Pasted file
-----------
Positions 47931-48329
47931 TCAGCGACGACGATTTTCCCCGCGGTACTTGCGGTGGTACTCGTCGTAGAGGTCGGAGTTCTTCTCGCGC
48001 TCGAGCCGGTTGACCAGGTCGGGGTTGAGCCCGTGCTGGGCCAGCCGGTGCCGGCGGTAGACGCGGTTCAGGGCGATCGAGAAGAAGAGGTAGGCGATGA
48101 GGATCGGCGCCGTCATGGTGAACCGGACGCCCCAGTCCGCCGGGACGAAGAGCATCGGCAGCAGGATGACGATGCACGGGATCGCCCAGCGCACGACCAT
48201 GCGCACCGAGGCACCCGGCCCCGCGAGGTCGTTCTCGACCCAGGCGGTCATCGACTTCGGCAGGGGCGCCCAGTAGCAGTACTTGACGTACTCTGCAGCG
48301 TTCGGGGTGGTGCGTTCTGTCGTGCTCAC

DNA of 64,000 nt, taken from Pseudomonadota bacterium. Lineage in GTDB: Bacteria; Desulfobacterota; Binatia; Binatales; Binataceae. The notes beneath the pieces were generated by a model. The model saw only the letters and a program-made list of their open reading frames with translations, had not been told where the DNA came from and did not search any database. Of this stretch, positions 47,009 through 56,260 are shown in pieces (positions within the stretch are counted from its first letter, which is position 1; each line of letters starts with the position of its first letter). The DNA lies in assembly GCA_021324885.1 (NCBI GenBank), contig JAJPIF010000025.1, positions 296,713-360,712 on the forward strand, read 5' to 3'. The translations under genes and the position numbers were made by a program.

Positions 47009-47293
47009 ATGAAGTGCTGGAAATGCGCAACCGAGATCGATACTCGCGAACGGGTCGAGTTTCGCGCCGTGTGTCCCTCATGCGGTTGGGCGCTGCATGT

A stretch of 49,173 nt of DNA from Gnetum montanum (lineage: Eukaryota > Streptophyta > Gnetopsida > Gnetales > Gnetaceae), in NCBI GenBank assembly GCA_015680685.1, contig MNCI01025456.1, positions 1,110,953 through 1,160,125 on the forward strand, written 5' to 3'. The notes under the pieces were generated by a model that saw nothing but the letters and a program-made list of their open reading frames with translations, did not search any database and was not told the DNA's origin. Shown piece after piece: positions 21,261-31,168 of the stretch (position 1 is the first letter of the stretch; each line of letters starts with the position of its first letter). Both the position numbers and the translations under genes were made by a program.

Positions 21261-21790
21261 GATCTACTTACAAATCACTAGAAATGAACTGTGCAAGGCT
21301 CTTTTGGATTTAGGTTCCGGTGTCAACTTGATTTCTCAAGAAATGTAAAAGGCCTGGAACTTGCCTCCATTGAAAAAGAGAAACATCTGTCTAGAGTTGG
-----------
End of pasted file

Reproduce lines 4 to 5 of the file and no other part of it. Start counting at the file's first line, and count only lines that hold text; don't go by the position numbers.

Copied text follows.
48101 GGATCGGCGCCGTCATGGTGAACCGGACGCCCCAGTCCGCCGGGACGAAGAGCATCGGCAGCAGGATGACGATGCACGGGATCGCCCAGCGCACGACCAT
48201 GCGCACCGAGGCACCCGGCCCCGCGAGGTCGTTCTCGACCCAGGCGGTCATCGACTTCGGCAGGGGCGCCCAGTAGCAGTACTTGACGTACTCTGCAGCG